As Rose was flourishing, though, Graham seemed to languish, and a little more than halfway through “Rebel Cinderella,” Hochschild foreshadows a dark turn. Graham had started a book on the Founding Fathers but never finished it, and ran for elected office several times without success. He was never as popular a speaker as his wife, and would get petulant when she had been away for what he felt was too long. But he could be petulant when Rose was at home, too, accusing her of “loafing” when she was convalescing from bronchitis. “The terrible loneliness of one’s soul in such moments!” she confided in her diary.

World War I was the external shock that did in their marriage, as Graham began supporting American involvement in the war and even sent letters to the State Department to name former comrades he suspected of being German agents. Rose initially sided with Graham, but she soon recoiled. She felt like she was betraying her own class and ideals, and was particularly disturbed by an invitation to visit the White House, or “the seat of Capitalist power,” as she put it. “What is wrong with me that I elicit such an invitation?”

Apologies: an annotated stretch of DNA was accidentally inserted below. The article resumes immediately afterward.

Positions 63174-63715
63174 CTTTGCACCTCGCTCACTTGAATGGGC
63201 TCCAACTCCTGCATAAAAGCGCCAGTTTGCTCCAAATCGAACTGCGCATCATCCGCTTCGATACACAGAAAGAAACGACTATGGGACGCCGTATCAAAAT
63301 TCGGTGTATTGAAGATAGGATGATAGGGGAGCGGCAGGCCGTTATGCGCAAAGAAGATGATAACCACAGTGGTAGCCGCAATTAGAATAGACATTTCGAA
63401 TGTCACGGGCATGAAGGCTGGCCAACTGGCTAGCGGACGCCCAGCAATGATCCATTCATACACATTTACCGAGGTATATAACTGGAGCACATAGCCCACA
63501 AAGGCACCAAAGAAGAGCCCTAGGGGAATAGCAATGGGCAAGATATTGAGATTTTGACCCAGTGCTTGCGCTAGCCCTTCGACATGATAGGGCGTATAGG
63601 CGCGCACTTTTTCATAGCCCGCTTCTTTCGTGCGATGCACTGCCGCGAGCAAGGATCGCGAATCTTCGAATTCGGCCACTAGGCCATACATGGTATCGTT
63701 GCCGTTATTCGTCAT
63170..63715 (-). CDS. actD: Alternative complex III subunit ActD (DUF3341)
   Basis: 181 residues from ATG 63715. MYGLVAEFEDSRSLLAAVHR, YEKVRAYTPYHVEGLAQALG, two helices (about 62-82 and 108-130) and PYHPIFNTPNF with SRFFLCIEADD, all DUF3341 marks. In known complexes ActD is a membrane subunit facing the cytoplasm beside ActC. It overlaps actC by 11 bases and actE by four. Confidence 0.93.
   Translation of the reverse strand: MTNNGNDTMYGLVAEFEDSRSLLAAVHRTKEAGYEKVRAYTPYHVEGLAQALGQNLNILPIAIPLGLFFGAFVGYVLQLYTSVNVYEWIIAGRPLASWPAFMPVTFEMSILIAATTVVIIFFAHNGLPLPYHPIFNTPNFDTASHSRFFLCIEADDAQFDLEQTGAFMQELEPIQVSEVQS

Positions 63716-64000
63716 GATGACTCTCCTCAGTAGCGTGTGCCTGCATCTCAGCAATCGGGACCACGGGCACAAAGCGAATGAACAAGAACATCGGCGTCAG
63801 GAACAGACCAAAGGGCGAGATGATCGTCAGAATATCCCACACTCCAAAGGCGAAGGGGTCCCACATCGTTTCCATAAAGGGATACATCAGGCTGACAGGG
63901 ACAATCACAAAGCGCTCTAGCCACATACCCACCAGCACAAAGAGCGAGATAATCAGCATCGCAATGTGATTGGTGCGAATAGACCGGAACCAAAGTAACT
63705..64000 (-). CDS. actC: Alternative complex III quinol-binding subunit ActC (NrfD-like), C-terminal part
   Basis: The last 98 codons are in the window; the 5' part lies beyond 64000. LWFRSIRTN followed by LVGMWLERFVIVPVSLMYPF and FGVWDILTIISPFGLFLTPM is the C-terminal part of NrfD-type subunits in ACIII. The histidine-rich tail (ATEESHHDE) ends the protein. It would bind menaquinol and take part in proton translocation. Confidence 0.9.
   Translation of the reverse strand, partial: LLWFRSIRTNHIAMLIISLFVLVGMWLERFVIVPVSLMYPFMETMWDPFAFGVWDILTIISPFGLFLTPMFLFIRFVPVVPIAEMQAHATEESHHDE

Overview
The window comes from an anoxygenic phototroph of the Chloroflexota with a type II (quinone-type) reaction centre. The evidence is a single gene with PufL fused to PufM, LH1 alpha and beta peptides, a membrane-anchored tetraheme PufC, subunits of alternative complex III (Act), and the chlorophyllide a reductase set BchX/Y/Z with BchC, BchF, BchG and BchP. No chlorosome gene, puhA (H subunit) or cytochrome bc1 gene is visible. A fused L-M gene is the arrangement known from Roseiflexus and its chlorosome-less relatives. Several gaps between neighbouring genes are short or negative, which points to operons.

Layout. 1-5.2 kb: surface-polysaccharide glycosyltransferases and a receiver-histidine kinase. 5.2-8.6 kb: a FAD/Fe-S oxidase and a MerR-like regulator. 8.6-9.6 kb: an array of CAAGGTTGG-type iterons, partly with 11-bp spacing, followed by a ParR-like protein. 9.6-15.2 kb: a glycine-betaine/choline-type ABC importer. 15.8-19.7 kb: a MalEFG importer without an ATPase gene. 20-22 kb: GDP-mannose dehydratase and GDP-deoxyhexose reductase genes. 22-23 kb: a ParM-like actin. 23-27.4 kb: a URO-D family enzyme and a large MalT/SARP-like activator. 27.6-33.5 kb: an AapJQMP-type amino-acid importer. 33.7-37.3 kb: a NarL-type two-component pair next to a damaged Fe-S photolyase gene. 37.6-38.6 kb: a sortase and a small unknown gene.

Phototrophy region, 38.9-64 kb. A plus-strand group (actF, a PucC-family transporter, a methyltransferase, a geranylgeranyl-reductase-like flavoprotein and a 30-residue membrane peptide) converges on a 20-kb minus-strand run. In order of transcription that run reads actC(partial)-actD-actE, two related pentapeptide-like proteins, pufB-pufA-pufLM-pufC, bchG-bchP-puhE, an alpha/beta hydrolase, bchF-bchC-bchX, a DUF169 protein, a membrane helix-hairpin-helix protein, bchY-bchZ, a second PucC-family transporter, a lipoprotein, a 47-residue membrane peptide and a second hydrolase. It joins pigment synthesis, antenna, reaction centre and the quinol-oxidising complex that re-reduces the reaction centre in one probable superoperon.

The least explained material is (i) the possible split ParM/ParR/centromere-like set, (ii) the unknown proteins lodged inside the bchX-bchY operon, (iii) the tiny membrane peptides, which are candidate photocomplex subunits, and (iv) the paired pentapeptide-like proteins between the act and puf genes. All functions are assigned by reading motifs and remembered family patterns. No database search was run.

Hochschild suggests that Rose’s story should speak to us because in our new Gilded Age, “the appeal of making that magical leap from poverty to great affluence is once again resurgent.” But the parallels, as he acknowledges, aren’t exact. The Cinderella scenario seems hopelessly retrograde — not to mention that a social safety net, however fraying, exists largely because of efforts by agitators like Rose. Hochschild’s book shows us what a radical movement looked like from the inside, with all of its high-flown idealism and personal intrigues. Whatever protections we take for granted once seemed unfathomable before they became real.


Comments (1)

  • Sue Wood says:

    Coincidentally, I was telling student of mine about Hochschild’s Bury the Chains only a few days ago. See is indeed an excellent writer. Thanks for this…

Comments are now closed.